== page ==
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Pat Kelly

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FoodFit Press


Washington Post

November 25, 2002

(Excerpts from transcript)

As you prepare your kitchen for holiday cooking and refine your culinary skills, why not refresh yourself with some basic safety tips? Where should you thaw your turkey—on the kitchen counter or in the refrigerator? How long should you cook your turkey and when can you stuff it? How should you prepare your stuffing?

Whether you have prepared holiday meals throughout the years or are preparing your first holiday dinner, join founder Ellen Haas to talk about holiday food safety.

Her achievements range from overseeing a complete revision of the school lunch program to writing "Great Adventures in Food (1999)." She is the associate editor of the Encyclopedia on Food (2000), and the author of "Food, Family & Fun: A Seasonal Guide to Healthy Eating (1996)." She is also the founder of, a comprehensive site that offers personalized food and fitness guidance. She has served as a five-time president of the Consumer Federation of America and founded the Public Voice for Food and Health Policy in 1982. She also was appointed by President Clinton to be the Under Secretary for Food, Nutrition, and Consumer Services for four years.

She received the American Heart Association National Public Affairs Special Recognition Award in 1994, and the Parenting Magazine "Parenting Achievement Award" in 1996. She's on the board of Women Chefs and Restaurateurs, and the American Institute of Wine and Food, Washington chapter, and has served on a wide range of task forces, delegations and non-profit boards.

Ellen Haas: Thanksgiving is a wonderful holiday that brings friends and family together, but also can present problems if we are not careful to keep food safety in mind. At we are dedicated to making this your best thanksgiving celebration ever and we have thousands of delicious recipes and information about healthy eating and cooking—and all kinds of tips and tools so that your day is a safe one, too. I look forward to helping you make this year's feast a delcious and safe one.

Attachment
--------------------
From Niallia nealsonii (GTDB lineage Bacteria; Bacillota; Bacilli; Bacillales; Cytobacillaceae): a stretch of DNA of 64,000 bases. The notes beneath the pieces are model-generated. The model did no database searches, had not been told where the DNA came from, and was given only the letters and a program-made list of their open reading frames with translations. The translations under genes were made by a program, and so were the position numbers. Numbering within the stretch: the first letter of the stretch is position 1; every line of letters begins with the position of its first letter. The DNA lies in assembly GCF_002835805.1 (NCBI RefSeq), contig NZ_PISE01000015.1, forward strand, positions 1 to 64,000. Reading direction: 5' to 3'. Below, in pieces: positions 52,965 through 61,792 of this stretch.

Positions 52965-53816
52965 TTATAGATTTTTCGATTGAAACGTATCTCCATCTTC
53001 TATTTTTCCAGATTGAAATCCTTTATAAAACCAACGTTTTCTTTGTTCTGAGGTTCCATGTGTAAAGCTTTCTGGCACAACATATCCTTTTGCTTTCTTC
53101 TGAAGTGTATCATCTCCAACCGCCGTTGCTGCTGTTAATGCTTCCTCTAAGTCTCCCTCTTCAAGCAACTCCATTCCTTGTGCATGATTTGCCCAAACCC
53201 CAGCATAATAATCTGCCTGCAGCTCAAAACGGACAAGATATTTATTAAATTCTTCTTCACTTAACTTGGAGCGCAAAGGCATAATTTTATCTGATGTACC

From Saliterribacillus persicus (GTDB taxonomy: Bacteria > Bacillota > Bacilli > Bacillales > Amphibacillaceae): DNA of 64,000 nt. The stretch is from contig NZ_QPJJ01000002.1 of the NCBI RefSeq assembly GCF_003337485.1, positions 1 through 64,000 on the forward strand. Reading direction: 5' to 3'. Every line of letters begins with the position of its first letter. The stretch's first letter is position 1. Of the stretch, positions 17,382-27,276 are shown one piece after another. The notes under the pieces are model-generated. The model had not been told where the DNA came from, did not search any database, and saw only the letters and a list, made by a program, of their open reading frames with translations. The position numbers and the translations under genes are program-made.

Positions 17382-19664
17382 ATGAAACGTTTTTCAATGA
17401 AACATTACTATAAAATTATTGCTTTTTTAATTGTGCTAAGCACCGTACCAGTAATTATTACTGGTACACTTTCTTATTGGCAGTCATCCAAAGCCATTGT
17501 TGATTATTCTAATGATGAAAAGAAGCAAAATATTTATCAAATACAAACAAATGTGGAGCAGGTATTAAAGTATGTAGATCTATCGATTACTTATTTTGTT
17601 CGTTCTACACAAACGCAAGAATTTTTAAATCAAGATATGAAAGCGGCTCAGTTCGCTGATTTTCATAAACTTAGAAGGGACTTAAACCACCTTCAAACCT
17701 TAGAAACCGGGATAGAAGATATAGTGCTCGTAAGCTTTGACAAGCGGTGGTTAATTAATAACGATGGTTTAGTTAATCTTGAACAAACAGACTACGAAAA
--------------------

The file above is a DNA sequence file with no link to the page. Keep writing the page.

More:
Potomac, Md.: What should you do if you have taken the turkey out of the oven...reached proper temperature...and then while carving notice uncooked juices? Do you put everything back into the oven? Serve the cooked part? Go to McDonalds?

Ellen Haas: the important thing to remember about reaching the right temperature is to make sure that you have gotten an accurate reading. The way to do that is make sure you put the thermometer into the innermost part of the thigh. Because this is the thickest part of the turkey, it should all be cooked when it says it has reached 180 degrees.

If you are concerned that it is not adequately cooked, then put it back for 10 minutes and check again.

Loudoun, Va.: Hi Ellen,

How long is it safe to keep leftover Turkey in the fridge?


Ellen Haas: To enjoy safe leftovers it is best to use them within 4 days, except stuffing and gravy which should be used within 2 days. When using leftover gravy make sure that it is brought to boiling before you serve it. Also make sure to refrigerate or freeze all your leftovers in shallow containers. That way bacteria do not grow.

If you think you have a lot of leftovers it is safe and efficient to freeze them for another day. They can be kept in the freezer for four months.

Bethesda, Md.: Ms. Haas:

First of all, thanks for all of the great work you have done—I've followed your career at different points and you have truly "made a difference!"

I have two specific questions about food safety: first, when cooking raw meat (any kind) and stirring it with a wooden spoon, like cooking ground beef or sauteeing chicken, should you change the spoon at some point when the meat is more cooked? (I know this sounds a little obsessive—I'm really not that crazy, but it's something I've always wondered about).

Second, I've just gotten a slow cooker/crockpot. How safe would it be to cook raw chicken or other meat in it?

Ellen Haas: Thanks so much for your nice comments.

I share your appreciation of cooking with a wooden spoon, but when cooking meat or poultry it is safeer to use a stainless or plastic spoon. That way, particles of food don't get caught in the cracks. Try and save your wooden spoon for cold mixing and preparing sauces, cakes and breads. I don't think you are crazy or obsessed but concerned about food safety...that should be normal for everyone.

Now that winter is coming crockpots can be a big help for stew making. Follow the manufacturer's suggestions for cooking and it should be ok to cook raw chicken and meat if they say so in their brochure or directions.

Washington, D.C.: What difference does it make storing your leftovers in shallow containers?

Ellen Haas: Shallow containers help prevent contamination because the food will cool down faster and will not trap heat. You want your turkey, sides etc to cool down as quick as possible so that you do not give an environment for breeding bacteria.

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